"Dollhouse" marks the return of beloved writer/director Joss Whedon, whose "Firefly" and "Buffy the Vampire Slayer" have become big enough cult hits to still be discussed long after the credits have rolled on the final episodes of both shows. Although the series could have used a better time-slot than Friday nights, "Dollhouse" still did well enough to warrant a second season, which is coming soon.
The show stars Eliza Dushku as Echo, one of a series of people referred to as "actives" or "dolls" - people who have had their entire memories of the outside world wiped away in order to set them up for fresh "imprints" - they are given the memories, personality and additional traits of others and purchased by elite individuals who want to use these "actives" for whatever jobs they may desire - whether for good or evil. After every assignment, their memories are wiped clean in order to once again be a blank slate for the next job. In exchange for signing themselves up for a five year commitment, they are also given a luxurious residence in which to live in-between gigs and handlers - including Echo's handler, Boyd Langton (Harry Lennix) - who assure their safety at all times.
The mysterious organization (first rule of the Dollhouse: you do not talk about the Dollhouse) is headed by Adelle DeWitt (Olivia Williams, perfect in the role), who has tried to keep the illegal activities of the company a secret for as long as possible. However, Federal Agent Paul Ballard (Tahmoh Penikett) has heard about the Dollhouse, and believes that he must get to the bottom of what is truly going on. There's also the matter of a rogue "active" whose knowledge of the organization may put it in jeopardy.
The series benefits from both solid writing and excellent performances. While Dushku offers an excellent lead performance, the series does manage to let the ensemble cast share the spotlight well, with Lennix and Williams offering superb supporting efforts. As for the writing, the series comes up with mostly compelling new tasks for the "actives", and does a very fine job exploring some of the deeper emotional and ethical issues of the story. Whedon handles both sides quite well, crafting both strong, engaging drama (there's definitely moments of genuine sadness throughout the show, which don't require manipulation or Big Emotional Speeches) and slick action superbly.
Overall, this is an excellent series, and hopefully the series can get the attention it deserves in the second season.
Note: The set includes the original, unaired pilot ("Echo") and the never-aired episode, "Epitaph One".
Original Pilot: Echo
1. 1- 1 13 Feb 09 Ghost
2. 1- 2 20 Feb 09 The Target
3. 1- 3 27 Feb 09 Stage Fright
4. 1- 4 6 Mar 09 Gray Hour
5. 1- 5 13 Mar 09 True Believer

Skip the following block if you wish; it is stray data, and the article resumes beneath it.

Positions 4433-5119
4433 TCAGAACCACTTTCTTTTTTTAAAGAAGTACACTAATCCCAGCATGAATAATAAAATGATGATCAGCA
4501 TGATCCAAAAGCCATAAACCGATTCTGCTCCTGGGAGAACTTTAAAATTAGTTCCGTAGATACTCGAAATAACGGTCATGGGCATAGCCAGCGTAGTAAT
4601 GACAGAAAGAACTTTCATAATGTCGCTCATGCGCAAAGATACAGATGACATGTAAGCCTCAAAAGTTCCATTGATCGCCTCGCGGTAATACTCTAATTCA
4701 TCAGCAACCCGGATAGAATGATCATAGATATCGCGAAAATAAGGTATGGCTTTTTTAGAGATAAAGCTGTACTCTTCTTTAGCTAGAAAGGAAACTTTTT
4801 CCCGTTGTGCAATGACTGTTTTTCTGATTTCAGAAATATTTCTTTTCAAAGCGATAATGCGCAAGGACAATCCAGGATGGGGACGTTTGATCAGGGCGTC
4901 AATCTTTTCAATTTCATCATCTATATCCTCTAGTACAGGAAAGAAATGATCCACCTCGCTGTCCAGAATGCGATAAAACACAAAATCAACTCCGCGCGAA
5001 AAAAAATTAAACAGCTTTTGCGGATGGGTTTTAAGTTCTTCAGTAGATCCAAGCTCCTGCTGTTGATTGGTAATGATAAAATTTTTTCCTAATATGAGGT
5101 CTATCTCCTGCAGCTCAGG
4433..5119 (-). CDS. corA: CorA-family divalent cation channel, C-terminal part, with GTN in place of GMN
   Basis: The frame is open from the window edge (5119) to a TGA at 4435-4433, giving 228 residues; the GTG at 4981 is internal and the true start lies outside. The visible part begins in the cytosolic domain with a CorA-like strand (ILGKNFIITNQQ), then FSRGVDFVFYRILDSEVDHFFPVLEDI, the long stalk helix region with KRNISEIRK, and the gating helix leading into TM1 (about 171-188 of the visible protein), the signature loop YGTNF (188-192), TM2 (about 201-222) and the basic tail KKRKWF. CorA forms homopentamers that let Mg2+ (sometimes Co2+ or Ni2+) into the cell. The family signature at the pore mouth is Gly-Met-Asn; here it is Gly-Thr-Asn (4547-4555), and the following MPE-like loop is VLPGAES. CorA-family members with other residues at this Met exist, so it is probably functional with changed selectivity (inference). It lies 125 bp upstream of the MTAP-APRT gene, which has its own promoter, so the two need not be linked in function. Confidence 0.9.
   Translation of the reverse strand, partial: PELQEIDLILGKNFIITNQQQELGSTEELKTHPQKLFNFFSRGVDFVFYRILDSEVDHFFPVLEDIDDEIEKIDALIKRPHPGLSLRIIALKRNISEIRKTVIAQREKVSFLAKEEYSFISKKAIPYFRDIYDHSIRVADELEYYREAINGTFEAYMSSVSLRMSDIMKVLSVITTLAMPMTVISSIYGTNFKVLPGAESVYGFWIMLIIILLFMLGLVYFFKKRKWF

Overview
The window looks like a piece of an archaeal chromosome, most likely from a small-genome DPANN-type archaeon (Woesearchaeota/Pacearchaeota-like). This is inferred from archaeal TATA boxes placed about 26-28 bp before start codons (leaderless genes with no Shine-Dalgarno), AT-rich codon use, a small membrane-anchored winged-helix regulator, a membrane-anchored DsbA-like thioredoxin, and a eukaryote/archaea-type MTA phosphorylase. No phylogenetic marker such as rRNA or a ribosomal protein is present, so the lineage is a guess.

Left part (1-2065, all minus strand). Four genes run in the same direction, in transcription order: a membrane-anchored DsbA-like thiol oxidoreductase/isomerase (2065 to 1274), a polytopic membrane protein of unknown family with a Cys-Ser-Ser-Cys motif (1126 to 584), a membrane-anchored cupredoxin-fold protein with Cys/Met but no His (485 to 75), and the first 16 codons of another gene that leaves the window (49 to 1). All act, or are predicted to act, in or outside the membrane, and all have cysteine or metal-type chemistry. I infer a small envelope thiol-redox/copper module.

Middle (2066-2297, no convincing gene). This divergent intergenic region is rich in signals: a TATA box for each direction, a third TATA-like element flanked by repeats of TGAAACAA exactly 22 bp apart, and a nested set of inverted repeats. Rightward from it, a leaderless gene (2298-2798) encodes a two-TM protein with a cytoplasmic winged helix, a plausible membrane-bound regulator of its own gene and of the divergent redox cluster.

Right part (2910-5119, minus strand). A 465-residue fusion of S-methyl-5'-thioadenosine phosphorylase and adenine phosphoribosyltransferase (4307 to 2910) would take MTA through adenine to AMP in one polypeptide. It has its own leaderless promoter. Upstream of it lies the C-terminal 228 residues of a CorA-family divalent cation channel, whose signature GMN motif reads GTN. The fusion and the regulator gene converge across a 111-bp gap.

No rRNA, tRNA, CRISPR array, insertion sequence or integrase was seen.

6. 1- 6 20 Mar 09 Man On The Street
7. 1- 7 27 Mar 09 Echoes
8. 1- 8 3 Apr 09 Needs
9. 1- 9 10 Apr 09 Spy in the House of Love
10. 1-10 24 Apr 09 Haunted
11. 1-11 1 May 09 Briar Rose
12. 1-12 8 May 09 Omega
13. 1-13 Unaired Epitaph One
VIDEO: "Dollhouse" is presented on Blu-Ray in 1.78:1 (1080p/AVC) and the results are generally good. Sharpness and detail are usually fine, although some scenes can look a tad softer than the rest. The series has a gritty, mildly grainy look, which is more apparent in some scenes than others. There are a few minor specks seen on the elements used, which is a bit of a surprise. Unfortunately, mild edge enhancement causes a bit of a distraction at times, too.
Colors look bright and warm, with excellent saturation and no smearing or other faults. Black level also remained solid, while flesh tones looked accurate. While not without a few issues, this was overall still a nice effort.
SOUND: The series is offered with a DTS-HD 5.1 soundtrack. The show's soundtrack does provide an above-average amount of surround use for a TV program, with the rear speakers offering up effects and ambience at times in each episode. Audio quality was quite good, with crisp dialogue, a rich score and clear, well-recorded effects.
EXTRAS: "Ghost" offers an audio commentary from creator Joss Whedon and actress Eliza Dushku, while "Man on the Street" offers comments from Whedon and "Epitaph One" offers a commentary with writers Maurissa Tancharoen and Jed Whedon.
"Making Dollhouse" is an enjoyable 21-minute documentary focusing on the production of the series, starting with Whedon's initial comments as the production is trying to get underway. While this is in some regards promotional in nature - we get a discussion of the story and characters - the majority of the piece is quite informative, as we learn a great deal about casting, the rehearsal process and production obstacles that occurred. "Coming Home" lasts for about 7 minutes and features interviews with frequent Whedon collaborators who are working on "Dollhouse", as well. "Designing the Perfect Dollhouse" and "Finding Echo" run a few minutes each and look into set design and casting of Dushku. We also get deleted scenes and the "A Private Engagement" (a look at the show's sci-fi) featurette.
Final Thoughts: Overall, this is an excellent series, and hopefully the show can attract a wider following in season 2. The Blu-Ray set offers generally solid audio/video quality, as well as a terrific set of extras. Recommended.